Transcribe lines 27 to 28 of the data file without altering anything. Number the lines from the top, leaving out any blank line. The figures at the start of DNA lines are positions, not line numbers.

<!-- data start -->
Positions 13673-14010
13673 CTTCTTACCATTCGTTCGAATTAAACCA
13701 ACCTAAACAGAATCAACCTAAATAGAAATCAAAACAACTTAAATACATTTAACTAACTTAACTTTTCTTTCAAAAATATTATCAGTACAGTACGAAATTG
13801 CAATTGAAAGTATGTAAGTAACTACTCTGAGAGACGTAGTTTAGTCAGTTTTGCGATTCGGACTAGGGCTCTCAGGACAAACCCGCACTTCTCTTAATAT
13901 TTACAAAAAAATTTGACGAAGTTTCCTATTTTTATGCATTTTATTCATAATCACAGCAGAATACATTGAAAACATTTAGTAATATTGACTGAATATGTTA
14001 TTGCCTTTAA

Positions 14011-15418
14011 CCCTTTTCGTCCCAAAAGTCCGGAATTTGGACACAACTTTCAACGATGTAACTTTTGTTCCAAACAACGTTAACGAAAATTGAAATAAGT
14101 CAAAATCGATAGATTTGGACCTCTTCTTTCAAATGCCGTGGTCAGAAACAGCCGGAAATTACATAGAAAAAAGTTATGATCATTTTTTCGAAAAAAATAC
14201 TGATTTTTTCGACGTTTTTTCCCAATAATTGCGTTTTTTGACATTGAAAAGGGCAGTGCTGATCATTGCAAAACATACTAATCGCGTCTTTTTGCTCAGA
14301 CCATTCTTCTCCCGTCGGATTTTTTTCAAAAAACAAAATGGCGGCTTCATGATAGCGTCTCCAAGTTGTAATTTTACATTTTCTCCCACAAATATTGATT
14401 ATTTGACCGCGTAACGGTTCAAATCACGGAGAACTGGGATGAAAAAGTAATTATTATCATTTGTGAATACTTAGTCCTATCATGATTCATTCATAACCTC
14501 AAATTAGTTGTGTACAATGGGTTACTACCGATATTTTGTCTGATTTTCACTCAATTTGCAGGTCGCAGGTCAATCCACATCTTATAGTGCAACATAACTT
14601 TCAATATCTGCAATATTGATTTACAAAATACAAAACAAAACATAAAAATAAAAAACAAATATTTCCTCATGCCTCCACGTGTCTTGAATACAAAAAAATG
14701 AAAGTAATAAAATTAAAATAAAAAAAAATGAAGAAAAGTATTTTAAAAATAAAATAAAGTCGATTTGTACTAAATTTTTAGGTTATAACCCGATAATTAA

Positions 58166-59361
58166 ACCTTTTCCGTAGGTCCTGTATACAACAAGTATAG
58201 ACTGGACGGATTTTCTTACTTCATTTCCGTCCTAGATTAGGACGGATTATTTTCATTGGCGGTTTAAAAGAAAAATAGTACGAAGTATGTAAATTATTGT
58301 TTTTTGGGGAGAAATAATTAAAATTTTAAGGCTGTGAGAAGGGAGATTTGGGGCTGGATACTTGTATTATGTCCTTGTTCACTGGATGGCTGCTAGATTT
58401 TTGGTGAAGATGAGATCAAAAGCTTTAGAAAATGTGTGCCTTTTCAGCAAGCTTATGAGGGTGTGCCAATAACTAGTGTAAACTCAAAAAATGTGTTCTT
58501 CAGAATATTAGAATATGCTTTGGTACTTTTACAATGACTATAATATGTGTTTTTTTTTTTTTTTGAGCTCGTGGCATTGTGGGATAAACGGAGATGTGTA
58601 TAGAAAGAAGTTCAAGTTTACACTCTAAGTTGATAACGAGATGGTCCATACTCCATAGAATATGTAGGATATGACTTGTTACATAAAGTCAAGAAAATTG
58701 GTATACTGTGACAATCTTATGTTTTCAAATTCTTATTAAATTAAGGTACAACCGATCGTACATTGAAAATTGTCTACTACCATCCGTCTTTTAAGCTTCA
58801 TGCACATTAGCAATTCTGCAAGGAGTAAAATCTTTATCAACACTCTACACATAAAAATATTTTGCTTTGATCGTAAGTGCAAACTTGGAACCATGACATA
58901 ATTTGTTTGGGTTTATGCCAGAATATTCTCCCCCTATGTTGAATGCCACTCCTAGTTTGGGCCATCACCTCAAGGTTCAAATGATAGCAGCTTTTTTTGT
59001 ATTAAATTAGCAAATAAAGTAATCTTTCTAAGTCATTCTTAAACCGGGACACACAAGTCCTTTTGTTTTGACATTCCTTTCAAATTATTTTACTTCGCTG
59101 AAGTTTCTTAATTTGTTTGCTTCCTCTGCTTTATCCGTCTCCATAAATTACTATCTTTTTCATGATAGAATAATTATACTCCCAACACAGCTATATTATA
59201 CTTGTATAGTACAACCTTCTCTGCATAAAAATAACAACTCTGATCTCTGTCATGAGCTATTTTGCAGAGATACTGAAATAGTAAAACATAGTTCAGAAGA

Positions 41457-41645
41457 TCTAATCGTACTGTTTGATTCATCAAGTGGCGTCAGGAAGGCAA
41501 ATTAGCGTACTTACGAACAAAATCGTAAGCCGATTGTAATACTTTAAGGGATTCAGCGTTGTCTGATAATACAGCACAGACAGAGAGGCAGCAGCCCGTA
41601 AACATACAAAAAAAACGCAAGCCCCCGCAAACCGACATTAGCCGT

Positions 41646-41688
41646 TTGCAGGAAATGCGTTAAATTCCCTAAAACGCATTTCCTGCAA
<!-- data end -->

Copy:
59101 AAGTTTCTTAATTTGTTTGCTTCCTCTGCTTTATCCGTCTCCATAAATTACTATCTTTTTCATGATAGAATAATTATACTCCCAACACAGCTATATTATA
59201 CTTGTATAGTACAACCTTCTCTGCATAAAAATAACAACTCTGATCTCTGTCATGAGCTATTTTGCAGAGATACTGAAATAGTAAAACATAGTTCAGAAGA